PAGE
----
January 11, 2012
Sutter brothers try mending fences
By ERIC FRANCIS, QMI Agency
CALGARY - Those who expected the Sutter boys to hug it out or apologize to one another obviously never saw them play.
But in the quiet confines of their respective homes — far from the cameras and the microphones — Darryl and Brent Sutter did the next closest thing: They finally talked.
After more than a year of silence prompted by anger, frustration and personality clashes that dotted their working relationship as GM and head coach, respectively, while with the Calgary Flames, the two spoke Sunday night.
They didn’t discuss their differences, nor bury the hatchet, nor agree to disagree or dissect old wounds …
They just talked.
And for a pair of proud, stubborn farmers, whose only contact came at their family golf tournament in Red Deer last summer when they exchanged hellos while passing one another, a simple phone call was the first and biggest step towards a healing process some thought might never begin.
“We had a good chit-chat — it was good,” said Brent, whose brother initiated the call.
“We talked about their team, about our team … never once did we talk about anything personally. We talked about the kids. We were all over the map with it. That was the first time I talked to him. It was nice.”
Exactly when they last spoke previously is uncertain, as the two weren’t exactly on speaking terms for a time leading up to Darryl’s ouster as Flames GM Dec. 28, 2010. Retreating to the family homestead in Viking, Alta., Darryl disappeared from the hockey world and has yet to comment publicly on his time in Calgary or his requested resignation from the franchise he helped rebuild.
Hired by the Los Angeles Kings last month as head coach, Darryl has since gone on record admitting he had trouble adjusting to the move from coach to GM, which is the crux of what led to the tension between him and his younger brother, whom he hired in the summer of 2009.
On Saturday, Darryl returns to Calgary with the Kings for the first time since making his way back into the NHL coaching ranks. It likely spurred on his decision to reach out to Brent.
“You have to move on,” said Brent before Tuesday’s game against his former employer, the New Jersey Devils.
“Through good and bad, everything you go through is an experience. I learned a lot in New Jersey, and with Darryl here, I also learned a lot. I think there was a lot made out of some things that were said — and not all of it was true either. Perhaps some was. Darryl and I aren’t ones who are going to talk to the media about it. That’s personal. Certain things go on in an organization that you don’t talk about. And that’s no different in a family. It’s personal.”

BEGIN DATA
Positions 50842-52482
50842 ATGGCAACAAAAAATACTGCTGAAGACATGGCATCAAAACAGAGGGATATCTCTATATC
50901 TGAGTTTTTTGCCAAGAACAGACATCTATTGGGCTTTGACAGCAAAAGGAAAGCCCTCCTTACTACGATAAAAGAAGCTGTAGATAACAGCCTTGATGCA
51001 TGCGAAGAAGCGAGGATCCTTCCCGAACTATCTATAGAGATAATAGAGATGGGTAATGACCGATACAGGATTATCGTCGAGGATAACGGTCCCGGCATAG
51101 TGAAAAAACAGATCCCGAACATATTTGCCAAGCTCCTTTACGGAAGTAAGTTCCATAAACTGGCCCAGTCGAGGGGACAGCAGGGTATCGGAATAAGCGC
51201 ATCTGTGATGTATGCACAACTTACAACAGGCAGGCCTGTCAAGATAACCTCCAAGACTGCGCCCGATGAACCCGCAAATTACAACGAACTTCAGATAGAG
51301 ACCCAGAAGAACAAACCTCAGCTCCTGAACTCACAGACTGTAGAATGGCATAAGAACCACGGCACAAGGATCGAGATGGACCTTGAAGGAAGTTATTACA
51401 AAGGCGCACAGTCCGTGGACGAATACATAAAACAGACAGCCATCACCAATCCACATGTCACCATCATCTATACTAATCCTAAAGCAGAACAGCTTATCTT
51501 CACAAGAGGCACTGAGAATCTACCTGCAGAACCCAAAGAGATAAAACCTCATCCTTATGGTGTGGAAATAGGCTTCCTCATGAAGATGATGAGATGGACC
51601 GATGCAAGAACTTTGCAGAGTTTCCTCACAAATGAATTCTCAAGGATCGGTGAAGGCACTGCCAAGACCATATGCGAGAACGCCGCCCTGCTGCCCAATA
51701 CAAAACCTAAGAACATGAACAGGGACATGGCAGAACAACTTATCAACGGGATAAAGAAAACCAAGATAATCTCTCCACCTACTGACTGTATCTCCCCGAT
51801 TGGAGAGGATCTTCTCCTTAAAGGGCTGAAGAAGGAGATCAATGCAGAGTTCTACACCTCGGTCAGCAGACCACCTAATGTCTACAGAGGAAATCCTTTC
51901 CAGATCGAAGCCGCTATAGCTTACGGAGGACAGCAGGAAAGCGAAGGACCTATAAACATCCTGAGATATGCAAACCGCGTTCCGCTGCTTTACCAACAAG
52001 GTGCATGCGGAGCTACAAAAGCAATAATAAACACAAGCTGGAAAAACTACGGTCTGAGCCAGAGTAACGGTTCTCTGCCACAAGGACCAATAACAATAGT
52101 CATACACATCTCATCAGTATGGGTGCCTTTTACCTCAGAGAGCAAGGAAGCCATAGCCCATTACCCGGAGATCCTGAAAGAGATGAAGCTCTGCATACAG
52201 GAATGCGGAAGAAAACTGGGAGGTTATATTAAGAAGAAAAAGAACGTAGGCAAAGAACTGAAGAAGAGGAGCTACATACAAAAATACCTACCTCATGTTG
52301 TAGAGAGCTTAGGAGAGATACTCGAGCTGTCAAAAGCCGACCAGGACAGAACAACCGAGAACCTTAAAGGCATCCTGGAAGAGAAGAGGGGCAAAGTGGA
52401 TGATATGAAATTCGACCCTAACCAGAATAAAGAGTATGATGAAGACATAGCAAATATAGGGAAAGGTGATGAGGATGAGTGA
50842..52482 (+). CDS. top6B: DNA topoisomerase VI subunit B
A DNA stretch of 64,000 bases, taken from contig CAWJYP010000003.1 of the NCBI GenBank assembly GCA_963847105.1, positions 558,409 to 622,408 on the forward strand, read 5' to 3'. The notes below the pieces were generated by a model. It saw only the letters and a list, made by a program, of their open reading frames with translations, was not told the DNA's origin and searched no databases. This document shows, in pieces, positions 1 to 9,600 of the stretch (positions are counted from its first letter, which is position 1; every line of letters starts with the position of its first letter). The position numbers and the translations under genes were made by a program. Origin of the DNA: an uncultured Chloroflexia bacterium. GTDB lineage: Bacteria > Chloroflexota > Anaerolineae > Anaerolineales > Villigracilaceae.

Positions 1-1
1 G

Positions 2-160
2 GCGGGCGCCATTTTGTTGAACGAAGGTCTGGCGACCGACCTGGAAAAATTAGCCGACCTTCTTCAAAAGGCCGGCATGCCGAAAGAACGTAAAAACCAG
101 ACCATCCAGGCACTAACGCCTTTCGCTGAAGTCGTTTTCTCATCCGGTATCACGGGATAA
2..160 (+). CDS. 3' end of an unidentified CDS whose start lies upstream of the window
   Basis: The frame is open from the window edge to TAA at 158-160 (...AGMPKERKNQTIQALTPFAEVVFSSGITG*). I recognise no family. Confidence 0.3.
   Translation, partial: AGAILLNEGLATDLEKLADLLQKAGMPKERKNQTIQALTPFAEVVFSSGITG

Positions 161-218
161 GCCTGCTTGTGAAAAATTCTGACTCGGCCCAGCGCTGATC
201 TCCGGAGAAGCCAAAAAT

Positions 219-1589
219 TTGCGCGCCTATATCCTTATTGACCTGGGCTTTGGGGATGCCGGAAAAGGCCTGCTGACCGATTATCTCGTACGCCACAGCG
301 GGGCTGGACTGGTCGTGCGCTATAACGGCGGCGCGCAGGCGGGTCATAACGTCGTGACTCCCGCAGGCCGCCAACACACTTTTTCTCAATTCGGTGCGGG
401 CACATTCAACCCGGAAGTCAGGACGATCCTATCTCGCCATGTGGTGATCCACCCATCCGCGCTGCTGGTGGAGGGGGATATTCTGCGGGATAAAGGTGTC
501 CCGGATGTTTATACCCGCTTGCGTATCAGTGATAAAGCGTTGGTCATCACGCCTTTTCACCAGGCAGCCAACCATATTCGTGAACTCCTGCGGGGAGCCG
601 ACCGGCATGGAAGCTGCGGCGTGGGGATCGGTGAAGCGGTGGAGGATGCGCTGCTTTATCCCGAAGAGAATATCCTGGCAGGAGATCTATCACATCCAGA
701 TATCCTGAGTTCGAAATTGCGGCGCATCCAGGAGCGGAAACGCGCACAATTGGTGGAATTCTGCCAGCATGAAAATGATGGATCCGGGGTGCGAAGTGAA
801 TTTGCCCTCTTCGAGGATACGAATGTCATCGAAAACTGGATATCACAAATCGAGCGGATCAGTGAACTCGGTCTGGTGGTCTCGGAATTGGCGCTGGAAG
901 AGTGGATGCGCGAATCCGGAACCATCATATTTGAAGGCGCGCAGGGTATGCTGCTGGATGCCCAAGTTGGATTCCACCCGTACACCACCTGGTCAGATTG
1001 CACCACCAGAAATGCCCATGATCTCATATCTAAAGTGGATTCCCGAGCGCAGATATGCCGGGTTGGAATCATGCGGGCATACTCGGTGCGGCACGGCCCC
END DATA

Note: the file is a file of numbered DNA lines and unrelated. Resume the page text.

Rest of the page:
With seven brothers growing up in a tiny farmhouse, it’s certainly not the first time two of the lads have had their differences. Nor will it be the last.
But given how close the Sutter clan generally is and how curious it is to see a GM and coach who don’t talk — let alone brothers — their ongoing silence was legitimate news speaking to the dysfunction of the Flames organization before Darryl was let go.
“We’ve now had communication since then, and it has been good,” said Brent, who insists he has no idea what transpired management-wise leading up to Darryl’s departure.
“Any way you want to look at it, we’re still brothers. I care deeply about what happens with him and how he does.”
Pointing out how small the coaching community is, Brent said he wants Darryl to continue turning the Kings around as he has so far. Just not on Saturday night.
“I was happy to see him get back into coaching in the NHL, because I think he’s a good coach. But at the end of the day, I’m the head coach of the Flames and he’s the head coach of the Kings. We’re in the same conference, and we’re going to see each other four times before the end of the year. We both love to win, and we’re both competitive, and we both want to see our organizations do well.”
For those wondering, Saturday’s clash at the Dome will be anything but awkward for the two.
“Competing against one another is not something that’s really that big a deal, because we’ve done it our whole lives,” Brent said.
“We did it as kids, and as we grew up and played, we wanted to beat the crap out of each other when our teams played. I haven’t coached against a brother yet, but it’s no different. It’s got nothing to do with Darryl or I. As a matter of fact, until the media brings it up, I don’t even think about it.”
Or at least until the phone rang, that is.
On Twitter: @ericfrancis